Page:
|System: PS3, Xbox 360|
|Dev: WayForward Technologies|
|Pub: Majesco Entertainment|
|Release: September 6, 2011|
|Screen Resolution: 480p-1080p||Violence, Blood and Gore, Suggestive Themes, Mild Language|
by Patriel Manning
During E3, I had a chance to check out some of the many throwback titles that make up the 2D Renaissance that's been taking place for the last few years. One such title was BloodRayne: Betrayal. I even got to talk very briefly to Shawn Velasco, Designer/Director on the project.
Fans of the series may remember that the last entry was made in 2004—by the former industry standard, that's almost a full generation and a half ago. It should come as no surprise, then, that there were more than a few changes to the fundamental gameplay mechanics. In fact, Betrayal barely resembles its predecessors. Most noticeably, Betrayal cuts back to two dimensions. That's not to say this is a bad thing, however.
Considering WayForward's legacy and the glut (the good kind) of retro-style 2D platformers that have been released of late, I had to ask about the team's influences going into this project. Stryder was certainly one that was apparent to me. "I've heard a lot of Stryder," Velasco said about the comparisons that he's heard made to Betrayal. "I've heard a lot of Castlevania, obviously. When you have a gothic vampire game, I think that's an inevitable comparison." It was also immediately apparent that Capcom's Mega Man X series had an influence on Rayne's abilities, as she could wall jump and dash much like the Blue Bomber.
There's a very specific reason that all of these influences are so readily detected. According to Velasco, "When you're making a side-scrolling game, there's the right way to do it and there's the wrong way to do it. And if you do it the right way, well, that's the same way that a lot of other really great games did it."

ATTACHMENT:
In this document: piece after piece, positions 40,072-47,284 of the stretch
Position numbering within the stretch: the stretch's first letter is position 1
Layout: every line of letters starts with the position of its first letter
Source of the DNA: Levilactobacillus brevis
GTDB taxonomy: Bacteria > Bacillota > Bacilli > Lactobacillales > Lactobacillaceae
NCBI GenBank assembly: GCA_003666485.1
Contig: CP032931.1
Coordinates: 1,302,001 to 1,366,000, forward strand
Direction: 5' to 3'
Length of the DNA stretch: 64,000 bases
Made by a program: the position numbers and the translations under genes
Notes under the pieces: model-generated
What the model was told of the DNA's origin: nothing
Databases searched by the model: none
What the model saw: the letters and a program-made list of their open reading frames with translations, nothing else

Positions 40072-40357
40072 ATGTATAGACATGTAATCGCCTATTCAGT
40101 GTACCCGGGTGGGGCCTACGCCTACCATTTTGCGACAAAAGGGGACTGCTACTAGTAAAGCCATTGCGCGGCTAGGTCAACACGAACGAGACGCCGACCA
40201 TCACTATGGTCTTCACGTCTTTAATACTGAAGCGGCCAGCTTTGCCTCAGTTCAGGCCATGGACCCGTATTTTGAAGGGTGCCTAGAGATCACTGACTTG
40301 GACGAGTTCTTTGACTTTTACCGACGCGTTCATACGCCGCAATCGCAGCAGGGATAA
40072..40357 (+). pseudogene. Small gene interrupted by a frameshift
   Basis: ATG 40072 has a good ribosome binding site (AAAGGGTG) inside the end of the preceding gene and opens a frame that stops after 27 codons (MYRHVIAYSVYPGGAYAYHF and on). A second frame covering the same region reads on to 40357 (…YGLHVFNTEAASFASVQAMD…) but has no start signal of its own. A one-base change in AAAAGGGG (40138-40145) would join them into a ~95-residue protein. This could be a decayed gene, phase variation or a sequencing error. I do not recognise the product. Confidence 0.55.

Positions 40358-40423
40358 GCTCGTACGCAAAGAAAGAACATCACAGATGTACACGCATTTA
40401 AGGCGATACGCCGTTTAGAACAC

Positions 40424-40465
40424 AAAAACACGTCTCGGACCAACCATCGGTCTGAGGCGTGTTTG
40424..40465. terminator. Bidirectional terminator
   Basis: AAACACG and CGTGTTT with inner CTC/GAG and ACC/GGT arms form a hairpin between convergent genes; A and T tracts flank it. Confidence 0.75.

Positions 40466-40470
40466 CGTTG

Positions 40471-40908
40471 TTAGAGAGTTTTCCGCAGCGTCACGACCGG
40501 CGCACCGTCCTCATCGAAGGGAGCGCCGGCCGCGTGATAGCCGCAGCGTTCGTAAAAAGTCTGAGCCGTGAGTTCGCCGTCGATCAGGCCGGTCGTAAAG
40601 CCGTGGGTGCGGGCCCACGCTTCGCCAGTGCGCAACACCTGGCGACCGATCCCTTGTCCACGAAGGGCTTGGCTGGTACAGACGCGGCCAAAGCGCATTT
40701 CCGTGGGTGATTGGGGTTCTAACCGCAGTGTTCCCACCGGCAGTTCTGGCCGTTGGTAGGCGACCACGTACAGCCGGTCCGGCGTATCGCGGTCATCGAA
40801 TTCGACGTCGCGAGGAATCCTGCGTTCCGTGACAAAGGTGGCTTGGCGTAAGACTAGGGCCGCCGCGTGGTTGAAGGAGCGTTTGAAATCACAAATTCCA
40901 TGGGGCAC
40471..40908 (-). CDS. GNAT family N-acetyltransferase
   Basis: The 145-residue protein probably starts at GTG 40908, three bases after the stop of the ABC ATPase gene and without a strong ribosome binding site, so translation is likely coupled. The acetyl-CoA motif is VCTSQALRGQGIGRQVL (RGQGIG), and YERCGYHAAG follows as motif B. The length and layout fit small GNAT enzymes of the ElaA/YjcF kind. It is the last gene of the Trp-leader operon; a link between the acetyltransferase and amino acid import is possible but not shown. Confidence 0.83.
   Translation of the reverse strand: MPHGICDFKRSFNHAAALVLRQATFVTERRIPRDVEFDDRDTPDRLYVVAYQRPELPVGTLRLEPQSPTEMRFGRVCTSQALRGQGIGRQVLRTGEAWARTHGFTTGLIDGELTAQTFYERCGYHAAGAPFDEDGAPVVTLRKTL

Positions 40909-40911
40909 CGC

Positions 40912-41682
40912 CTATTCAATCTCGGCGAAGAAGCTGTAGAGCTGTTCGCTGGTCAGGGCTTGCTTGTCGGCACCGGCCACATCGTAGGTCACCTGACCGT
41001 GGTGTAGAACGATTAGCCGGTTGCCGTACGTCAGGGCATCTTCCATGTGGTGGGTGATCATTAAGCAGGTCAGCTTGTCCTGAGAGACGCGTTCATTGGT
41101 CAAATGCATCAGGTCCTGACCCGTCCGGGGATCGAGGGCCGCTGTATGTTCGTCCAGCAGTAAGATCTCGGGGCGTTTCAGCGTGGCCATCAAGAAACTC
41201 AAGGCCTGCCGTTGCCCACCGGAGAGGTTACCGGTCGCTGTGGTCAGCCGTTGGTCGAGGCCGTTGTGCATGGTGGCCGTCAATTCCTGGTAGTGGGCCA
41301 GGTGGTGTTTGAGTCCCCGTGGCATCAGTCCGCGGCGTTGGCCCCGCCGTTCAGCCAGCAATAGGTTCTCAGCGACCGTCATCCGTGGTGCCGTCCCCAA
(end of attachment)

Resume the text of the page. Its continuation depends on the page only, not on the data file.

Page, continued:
As for the in-game action itself, it's definitely a hack and slash title. Rayne's arm blade scythe deals make quick work of most of the baddies, and she's got a pistol with limited ammo for ranged attacks. You could also infect your enemies and send them away to "greet" their comrades with a friendly explosion. This is, of course, if you prefer not to drain them of their blood to refill your health meter. Speaking of blood, I can't remember seeing this much in a side-scroller for a while now. (Strangely enough this game will be rated "Teen" according to Velasco.) Every kill filled the screen with it. Because of the particle system that's running in the game's engine, it was all animated realistically enough. When I say realistically, this is assuming gallons of blood spew out of the orifice where your enemy's head sat prior to his untimely decapitation. Maybe "believable" is a better word.
Aside from the fact that Betrayal is now a 2D-sidescrolling hack and slash, the biggest changes can be seen on Rayne herself. The series' titular character has gone from overt and "whorey" to a toned-down "hot" with an emphasis on her ability to dispense beatdowns. The art style of the previous games has been abandoned in favor of hand-drawn characters and backgrounds, with a few particle and lighting effects thrown in for good measure. The attention to detail is astonishing; Rayne herself has 4,000 frames of animation alone. To put that into perspective, A Boy and His Blob had 4,000 frames of animation in total.
Speaking of the art style, Velasco told me, "it's all hand-drawn—these are 2D images—and then our goal, of course, was to make it look like a graphic novel. WayForward is located in Valencia, which is just north of here right next to CalArts… that's where Disney gets all of their animators, so we have a lot of really awesome elements… Once we decided to hone in on this [art style,] we went full bore on it." There is definitely a graphic novel feel to the game, and, surprisingly enough, it's a great fit for the BloodRayne universe.
However, I still had to ask why such a change would be necessary now. "It's been a long time since anyone's seen BloodRayne," Velasco replied, "so WayForward is the company that developed the game and we're a company that specializes in this type of game, you know, side-scrolling action." With Contra 4 and A Boy and His Blob under their belt it's hard to disagree. These are two titles that received widespread praise among both fans and critics. The 2D side-scrolling format actually makes a lot of sense for this project.
At any rate, BloodRayne: Betrayal is shaping up to be a reboot fans should be able to get behind, and newcomers might also be able to enjoy without the needless tedium of trudging through the main character's backstory. Expect more info in the months to come.
CCC Contributing Writer